Tuesday, January 17, 2012

Meeting God's Changes: The Well Planted Heart

Preached Sunday, January 15, 2012
Scripture readings: Nehemiah 2:9-3:7; 1 Corinthians 3:5-17

Two prisoners are shackled to the wall of a deep, dark dungeon. They are manacled and chained up tight, in a spread-eagle position. They are suspended several feet above the dungeon floor. There is only one tiny window thirty feet up. They are alone and pinned to the wall. One prisoner turns to the other and he whispers, “Here’s my plan.”

Part of the reason why Nehemiah told no one about his plans, at first, may have been because he was afraid of appearing like the optimistic prisoner. He knew he needed to be in touch with reality; the reality of the ruin of Jerusalem.

Although he had seen the ruined walls and gates when he entered Jerusalem, he had not looked at them too closely. Nehemiah was too polite to take notice.

After all, if you are going to help discourage people, you don’t want them to see you noticing the thing that discourages them. You want them to see you noticing something better. If you meet a person with a visible defect, you ignore it.

If you have a friend, you might get away with laughing at it. When I was in high school, one of the families that were friends to my family lost their family business. They had to give up their home, and they found an old rundown place up in the foothills where they could live for practically nothing.

We went up to visit them and I went with the boy, who was my age, to his room. I saw that he didn’t have a bed anymore, just bedding on the floor. I didn’t take a second look at it, but I just looked at him and said, “I see you’re sleeping like the Japanese”. He laughed and said, “Yeah, I’m Japanese now.” Then we were back to normal.

Nehemiah had wept when he first heard about the ruined walls. They were not merely ruined; they were twice ruined. They had been ruined, for the first time, by the Babylonian army, when they conquered the kingdom of Judah, and destroyed the city of Jerusalem (along with its Temple), and transported all the people of leadership and skill back to Babylon.

Now, the latest conquerors, the Persians, gave the Jews the freedom to go back home and rebuild. But the Persians were responsible for the second ruin of the walls.

The Persian king appointed a Jewish governor, and authorized him and gave him funds to rebuild the Temple and the walls. Then that very same king (who was Nehemiah’s boss) ordered them to stop and allowed the governors of the neighboring provinces to tear down and burn the half-built portions the Jewish people had worked on so hard.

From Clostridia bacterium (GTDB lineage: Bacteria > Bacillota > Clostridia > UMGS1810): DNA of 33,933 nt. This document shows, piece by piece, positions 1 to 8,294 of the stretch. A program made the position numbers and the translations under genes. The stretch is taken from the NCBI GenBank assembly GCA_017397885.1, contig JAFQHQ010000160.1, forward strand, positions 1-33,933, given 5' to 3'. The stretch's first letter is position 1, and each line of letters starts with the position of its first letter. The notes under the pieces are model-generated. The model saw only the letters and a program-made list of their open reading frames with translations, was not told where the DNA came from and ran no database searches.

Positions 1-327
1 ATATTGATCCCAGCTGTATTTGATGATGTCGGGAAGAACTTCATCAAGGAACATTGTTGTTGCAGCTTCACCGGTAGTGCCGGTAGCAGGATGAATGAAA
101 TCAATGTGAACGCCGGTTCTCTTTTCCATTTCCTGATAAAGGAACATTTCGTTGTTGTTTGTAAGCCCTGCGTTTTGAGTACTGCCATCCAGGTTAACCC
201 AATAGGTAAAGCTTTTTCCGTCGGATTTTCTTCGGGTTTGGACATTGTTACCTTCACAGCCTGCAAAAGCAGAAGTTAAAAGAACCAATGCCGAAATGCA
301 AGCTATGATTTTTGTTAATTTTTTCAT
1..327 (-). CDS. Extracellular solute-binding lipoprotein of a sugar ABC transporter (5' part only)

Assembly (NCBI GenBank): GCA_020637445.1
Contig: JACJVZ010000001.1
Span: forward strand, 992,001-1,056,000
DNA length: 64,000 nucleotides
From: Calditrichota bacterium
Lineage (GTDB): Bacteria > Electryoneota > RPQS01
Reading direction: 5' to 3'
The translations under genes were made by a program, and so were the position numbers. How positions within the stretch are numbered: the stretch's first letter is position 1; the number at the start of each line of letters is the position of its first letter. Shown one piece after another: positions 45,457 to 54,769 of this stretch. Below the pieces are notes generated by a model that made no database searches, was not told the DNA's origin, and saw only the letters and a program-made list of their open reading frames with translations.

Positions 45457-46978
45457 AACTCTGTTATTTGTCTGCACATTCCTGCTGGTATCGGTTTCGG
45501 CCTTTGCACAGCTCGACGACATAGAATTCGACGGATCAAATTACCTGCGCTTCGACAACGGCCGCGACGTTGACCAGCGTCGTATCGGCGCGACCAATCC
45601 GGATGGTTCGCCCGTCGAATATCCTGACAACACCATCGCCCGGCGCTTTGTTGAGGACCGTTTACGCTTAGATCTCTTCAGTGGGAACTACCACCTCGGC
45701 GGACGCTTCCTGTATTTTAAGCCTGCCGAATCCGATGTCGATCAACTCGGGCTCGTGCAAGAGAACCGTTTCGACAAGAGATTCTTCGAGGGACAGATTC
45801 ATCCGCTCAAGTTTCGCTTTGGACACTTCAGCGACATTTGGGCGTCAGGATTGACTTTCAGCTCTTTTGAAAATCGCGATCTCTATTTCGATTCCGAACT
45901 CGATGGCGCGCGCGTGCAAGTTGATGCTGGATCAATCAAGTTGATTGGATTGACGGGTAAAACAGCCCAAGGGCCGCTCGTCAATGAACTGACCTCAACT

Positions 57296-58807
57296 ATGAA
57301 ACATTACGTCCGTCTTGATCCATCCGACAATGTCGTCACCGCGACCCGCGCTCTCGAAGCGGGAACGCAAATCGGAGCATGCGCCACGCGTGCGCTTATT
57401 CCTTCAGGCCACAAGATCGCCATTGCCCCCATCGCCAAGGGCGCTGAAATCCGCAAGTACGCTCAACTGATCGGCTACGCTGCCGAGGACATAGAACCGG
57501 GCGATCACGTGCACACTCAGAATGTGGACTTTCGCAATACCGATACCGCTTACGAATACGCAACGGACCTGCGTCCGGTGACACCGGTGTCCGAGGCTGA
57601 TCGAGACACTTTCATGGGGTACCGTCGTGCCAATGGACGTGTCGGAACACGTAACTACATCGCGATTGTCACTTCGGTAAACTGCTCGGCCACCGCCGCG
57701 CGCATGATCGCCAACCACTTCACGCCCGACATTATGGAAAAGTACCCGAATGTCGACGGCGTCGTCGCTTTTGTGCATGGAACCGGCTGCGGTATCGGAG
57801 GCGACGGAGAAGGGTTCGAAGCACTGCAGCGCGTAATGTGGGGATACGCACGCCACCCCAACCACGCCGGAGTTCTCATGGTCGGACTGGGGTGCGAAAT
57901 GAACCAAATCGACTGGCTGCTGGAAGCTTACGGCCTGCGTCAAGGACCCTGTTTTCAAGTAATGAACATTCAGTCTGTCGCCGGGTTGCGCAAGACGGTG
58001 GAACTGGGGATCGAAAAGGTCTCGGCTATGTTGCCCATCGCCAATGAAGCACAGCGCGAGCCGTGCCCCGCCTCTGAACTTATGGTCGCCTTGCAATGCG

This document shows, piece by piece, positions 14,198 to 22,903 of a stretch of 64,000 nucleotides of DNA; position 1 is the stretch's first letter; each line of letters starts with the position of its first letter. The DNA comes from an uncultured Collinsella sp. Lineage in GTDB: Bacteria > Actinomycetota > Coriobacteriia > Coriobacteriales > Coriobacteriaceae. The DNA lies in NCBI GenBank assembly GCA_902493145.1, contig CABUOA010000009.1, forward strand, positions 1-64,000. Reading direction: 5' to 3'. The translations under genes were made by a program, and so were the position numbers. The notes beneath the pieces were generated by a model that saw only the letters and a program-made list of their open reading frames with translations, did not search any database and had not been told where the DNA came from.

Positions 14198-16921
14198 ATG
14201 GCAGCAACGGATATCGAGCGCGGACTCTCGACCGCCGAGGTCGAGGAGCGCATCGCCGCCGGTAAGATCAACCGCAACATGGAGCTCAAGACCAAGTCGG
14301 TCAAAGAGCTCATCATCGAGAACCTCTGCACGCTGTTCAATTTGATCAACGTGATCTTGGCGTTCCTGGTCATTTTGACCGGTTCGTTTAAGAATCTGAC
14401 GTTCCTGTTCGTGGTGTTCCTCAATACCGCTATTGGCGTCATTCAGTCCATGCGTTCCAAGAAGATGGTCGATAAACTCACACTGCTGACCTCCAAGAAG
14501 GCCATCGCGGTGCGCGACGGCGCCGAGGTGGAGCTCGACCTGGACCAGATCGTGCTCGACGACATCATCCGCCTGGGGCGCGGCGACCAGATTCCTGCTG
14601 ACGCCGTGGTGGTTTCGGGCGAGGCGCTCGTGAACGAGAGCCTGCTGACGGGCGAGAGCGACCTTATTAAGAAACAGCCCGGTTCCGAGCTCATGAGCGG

So these were twice ruined walls. That was the news that had made Nehemiah weep, in the first chapter of his book.

Now Nehemiah was the new, royally appointed governor, and his plan required these people to rebuild what they had already rebuilt and lost again. His plan required them to trust a king who had given them permission to build before, and then punished them for doing it by destroying their work.

The conditions under which the people of Israel could be themselves, the conditions under which they were free to act as the people of God, had changed. They were bound, as they had never been for nearly a thousand years, by a bigger and stronger outside world. The bigger world had changed, and it would not allow them to be what they once were. The bigger world would not let them do things the old way. They had to change.

Some of their people had changed by changing their way downward. They had changed by blending into the rest of the world as it was. They had intermarried with the tribes that had been settled in their place by the Babylonians. Their spouses didn’t care about the God of Israel who had allowed the land to be destroyed. They were raising children who would not bother to remember the God of promises; the God of extreme faith and extreme faithfulness.

These were people who had changed, and lost themselves in the process of changing. They would lose themselves by losing their old story, their true identity, and leaving it behind.

Nehemiah wanted to lead his people through a different way of changing, in which they would not lose themselves. They would find a way to change without giving up their old story. They would change by holding onto their story in a new way. They would change, and stay the same, by building on their story in a new direction.

When I was a kid I was really bothered when other kids reinvented themselves. What bothered me was that they usually did not reinvent themselves for the better. They reinvented themselves to be more popular.

As a guy, I find I face an ongoing challenge to not be a jerk. It is a special guy thing (a guy’s temptation; women have their own unique temptations), and I saw some guys reinventing themselves in the direction of that temptation.